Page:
Thursday, November 18, 1999 Published at 14:36 GMT
Still waiting for a call
The Arecibo radio telescope: A Poweful tool
By BBC News Online Science Editor Dr David Whitehouse
Tuesday marks the 25th anniversary of the first deliberate radio message to the stars. The intention was to make contact with alien life - but we weren't really expecting an answer.
The signal was sent to celebrate a major upgrade of the Arecibo radio telescope in Puerto Rico on the afternoon of 16 November, 1974.
The message was just under 3 minutes long and contained some very basic information about the human race.
It included a representation of the fundamental chemicals of life, our genetic molecule DNA, and crude diagrams of our Solar System, a human being and the Arecibo itself.
Of course, the signal is still out there - it is just 25 years into a 13,000-year journey to the M13 globular star cluster which consists of 300,000 stars.
"It was strictly a symbolic event, to show that we could do it," explains Donald Campbell, Cornell University professor of astronomy, who was a research associate at the Arecibo Observatory at the time.
The purpose of the message was to call attention to the tremendous power of the newly-installed radar transmitter at Arecibo and the ability of the telescope's giant dish antenna to project a powerful signal into space.
"We translated the radio-frequency message into a warbling audio tone that was broadcast over speakers at the ceremony. When it started, much of the audience spontaneously got up and walked out of the tent and gazed up at the telescope."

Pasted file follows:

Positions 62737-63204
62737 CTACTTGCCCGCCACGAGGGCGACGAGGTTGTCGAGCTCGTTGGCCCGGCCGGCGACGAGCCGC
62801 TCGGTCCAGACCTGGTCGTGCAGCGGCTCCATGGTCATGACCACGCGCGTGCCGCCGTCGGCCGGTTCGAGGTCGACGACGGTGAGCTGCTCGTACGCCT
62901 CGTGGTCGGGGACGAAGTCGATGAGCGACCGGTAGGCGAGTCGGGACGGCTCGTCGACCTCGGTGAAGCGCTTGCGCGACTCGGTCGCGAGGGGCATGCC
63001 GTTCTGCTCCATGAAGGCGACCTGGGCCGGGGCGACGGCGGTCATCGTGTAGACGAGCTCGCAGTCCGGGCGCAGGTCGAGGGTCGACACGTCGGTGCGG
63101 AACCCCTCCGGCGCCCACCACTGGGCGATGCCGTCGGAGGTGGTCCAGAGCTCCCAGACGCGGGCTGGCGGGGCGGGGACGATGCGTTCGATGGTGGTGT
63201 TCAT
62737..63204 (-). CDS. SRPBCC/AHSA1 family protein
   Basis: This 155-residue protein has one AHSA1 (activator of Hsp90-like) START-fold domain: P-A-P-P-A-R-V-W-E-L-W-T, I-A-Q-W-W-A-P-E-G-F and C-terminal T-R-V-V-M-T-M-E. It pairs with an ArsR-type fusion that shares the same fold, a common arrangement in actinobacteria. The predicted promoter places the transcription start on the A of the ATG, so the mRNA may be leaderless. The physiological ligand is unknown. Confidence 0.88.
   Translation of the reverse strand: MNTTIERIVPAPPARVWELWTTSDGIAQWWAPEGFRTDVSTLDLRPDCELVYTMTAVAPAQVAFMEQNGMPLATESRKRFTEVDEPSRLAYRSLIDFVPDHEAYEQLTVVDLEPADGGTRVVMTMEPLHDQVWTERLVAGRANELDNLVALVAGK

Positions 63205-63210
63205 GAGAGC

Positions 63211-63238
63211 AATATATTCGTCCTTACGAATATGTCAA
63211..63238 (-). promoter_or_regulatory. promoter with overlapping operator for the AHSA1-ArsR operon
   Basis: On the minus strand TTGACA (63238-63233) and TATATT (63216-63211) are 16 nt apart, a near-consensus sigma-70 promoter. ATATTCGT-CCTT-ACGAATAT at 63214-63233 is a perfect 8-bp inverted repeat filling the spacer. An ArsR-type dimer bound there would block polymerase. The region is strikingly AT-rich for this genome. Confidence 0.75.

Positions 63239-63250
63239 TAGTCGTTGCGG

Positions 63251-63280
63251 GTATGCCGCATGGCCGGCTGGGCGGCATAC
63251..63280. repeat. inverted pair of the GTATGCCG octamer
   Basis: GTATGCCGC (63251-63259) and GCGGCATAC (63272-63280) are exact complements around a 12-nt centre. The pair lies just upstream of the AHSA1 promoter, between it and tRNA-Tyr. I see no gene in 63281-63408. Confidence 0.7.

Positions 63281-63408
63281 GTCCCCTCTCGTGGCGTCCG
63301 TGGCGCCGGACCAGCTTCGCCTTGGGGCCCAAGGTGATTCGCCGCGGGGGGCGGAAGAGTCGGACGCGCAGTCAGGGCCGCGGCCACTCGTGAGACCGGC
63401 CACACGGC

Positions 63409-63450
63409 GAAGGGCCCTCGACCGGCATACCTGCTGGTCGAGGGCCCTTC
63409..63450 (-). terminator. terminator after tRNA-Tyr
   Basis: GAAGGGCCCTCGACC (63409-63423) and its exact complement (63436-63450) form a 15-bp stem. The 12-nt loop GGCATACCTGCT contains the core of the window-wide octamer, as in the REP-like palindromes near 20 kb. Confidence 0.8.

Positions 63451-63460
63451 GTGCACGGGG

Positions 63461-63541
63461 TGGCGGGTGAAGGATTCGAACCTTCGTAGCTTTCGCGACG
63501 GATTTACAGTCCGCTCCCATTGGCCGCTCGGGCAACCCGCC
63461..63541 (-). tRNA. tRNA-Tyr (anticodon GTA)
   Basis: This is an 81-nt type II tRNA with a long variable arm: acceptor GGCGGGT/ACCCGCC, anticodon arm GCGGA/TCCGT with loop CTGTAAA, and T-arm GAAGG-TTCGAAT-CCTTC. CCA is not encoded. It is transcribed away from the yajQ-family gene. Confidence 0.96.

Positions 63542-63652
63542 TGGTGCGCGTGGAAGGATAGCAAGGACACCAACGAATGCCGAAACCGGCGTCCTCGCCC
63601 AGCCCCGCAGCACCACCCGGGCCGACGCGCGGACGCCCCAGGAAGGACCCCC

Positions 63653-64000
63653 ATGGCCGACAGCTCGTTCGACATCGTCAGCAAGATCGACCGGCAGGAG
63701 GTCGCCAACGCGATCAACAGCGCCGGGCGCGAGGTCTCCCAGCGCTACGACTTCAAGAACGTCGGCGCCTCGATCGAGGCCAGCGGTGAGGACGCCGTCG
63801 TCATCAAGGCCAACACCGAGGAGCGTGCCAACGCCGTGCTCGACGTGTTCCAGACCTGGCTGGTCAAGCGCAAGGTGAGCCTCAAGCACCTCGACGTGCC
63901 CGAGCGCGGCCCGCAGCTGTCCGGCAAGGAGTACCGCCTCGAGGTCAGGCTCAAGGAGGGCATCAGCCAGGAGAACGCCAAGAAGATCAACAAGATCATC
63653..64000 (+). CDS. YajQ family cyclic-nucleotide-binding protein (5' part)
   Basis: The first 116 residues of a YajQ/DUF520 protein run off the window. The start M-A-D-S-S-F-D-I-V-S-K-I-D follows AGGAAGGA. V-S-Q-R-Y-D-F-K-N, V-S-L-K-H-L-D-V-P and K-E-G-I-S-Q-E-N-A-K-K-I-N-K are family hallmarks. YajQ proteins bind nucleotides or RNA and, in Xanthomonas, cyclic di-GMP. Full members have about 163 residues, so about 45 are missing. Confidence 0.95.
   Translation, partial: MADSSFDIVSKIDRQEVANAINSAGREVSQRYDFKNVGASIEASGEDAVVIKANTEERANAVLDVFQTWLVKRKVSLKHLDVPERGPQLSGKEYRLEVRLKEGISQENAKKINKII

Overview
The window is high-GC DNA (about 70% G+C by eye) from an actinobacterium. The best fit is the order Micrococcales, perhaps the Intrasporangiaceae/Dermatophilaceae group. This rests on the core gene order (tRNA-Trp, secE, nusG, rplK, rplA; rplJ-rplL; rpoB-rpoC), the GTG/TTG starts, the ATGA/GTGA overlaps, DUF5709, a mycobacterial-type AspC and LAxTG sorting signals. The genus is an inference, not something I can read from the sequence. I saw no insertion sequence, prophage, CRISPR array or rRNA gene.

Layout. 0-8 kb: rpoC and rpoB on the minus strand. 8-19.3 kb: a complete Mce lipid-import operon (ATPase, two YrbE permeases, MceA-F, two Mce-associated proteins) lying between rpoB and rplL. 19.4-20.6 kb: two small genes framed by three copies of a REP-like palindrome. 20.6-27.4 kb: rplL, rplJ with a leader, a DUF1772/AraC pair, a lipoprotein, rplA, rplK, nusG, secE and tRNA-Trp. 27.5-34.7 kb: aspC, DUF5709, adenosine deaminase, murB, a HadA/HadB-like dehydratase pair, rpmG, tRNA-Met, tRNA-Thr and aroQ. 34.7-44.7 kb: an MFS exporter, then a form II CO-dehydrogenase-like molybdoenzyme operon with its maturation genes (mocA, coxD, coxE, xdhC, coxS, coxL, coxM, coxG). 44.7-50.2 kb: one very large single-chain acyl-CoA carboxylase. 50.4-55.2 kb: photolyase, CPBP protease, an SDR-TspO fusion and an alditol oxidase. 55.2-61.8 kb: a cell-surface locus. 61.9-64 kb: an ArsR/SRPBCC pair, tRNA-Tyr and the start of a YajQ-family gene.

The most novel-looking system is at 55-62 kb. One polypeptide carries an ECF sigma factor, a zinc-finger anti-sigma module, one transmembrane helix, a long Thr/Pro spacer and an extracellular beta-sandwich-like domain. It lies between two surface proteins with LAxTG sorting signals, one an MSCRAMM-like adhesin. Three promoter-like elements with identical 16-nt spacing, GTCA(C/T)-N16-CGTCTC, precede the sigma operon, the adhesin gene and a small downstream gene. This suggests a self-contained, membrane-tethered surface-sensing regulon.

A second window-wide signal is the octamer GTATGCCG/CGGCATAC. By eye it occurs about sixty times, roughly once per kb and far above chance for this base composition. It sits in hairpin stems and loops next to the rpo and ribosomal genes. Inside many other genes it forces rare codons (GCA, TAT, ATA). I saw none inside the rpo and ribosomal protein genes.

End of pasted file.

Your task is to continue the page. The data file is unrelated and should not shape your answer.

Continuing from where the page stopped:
While the audience that had gathered beside the huge Arecibo dish was impressed by the idea of sending messages to space, others were critical. Some actually suggested that sending such a message was dangerous, because it might attract the attention of hostile aliens.
But the chances of the message being detected by some extraterrestrial intelligence are extremely small.
So far the message has travelled only one thousandth of the distance to the globular cluster, or about 236 trillion kilometres. There are stars closer to our Solar System than that, but none of them is in the path of the message.
Ironically, the globular cluster at which the signal was aimed will not be there when the message arrives. It will have moved well out of the way in the normal rotation of the galaxy.
But the real point of sending the signal is that another version of the Arecibo telescope anywhere in our galaxy would be able to detect it. In one sense, the message marked our joining the club of space communicating species - and, for the moment, humans are the only known members of that club.
The 1974 message was transmitted on a frequency of 2380 MHz. It consisted of 1,679 binary bits representing ones and zeros, sent by shifting the frequency of the signal up and down over a range of about 10 Hz - a method similar to that used by computer modems to send binary code over a telephone line.
If the ones are translated into graphics characters and the zeros into spaces, the message forms a symbolic picture 23 characters wide by 73 long.
Seti (Search for Extra-Terrestrial Intelligence) is reaching an important phase. With increasingly powerful electronics and data processing capabilities, scientists searching for ET are able to carry out significant searches and draw definite conclusions about the possible distribution of life in the cosmos.
Many astronomers are hopeful that sometime in the next two decades we will find an ET equivalent of the Arecibo signal.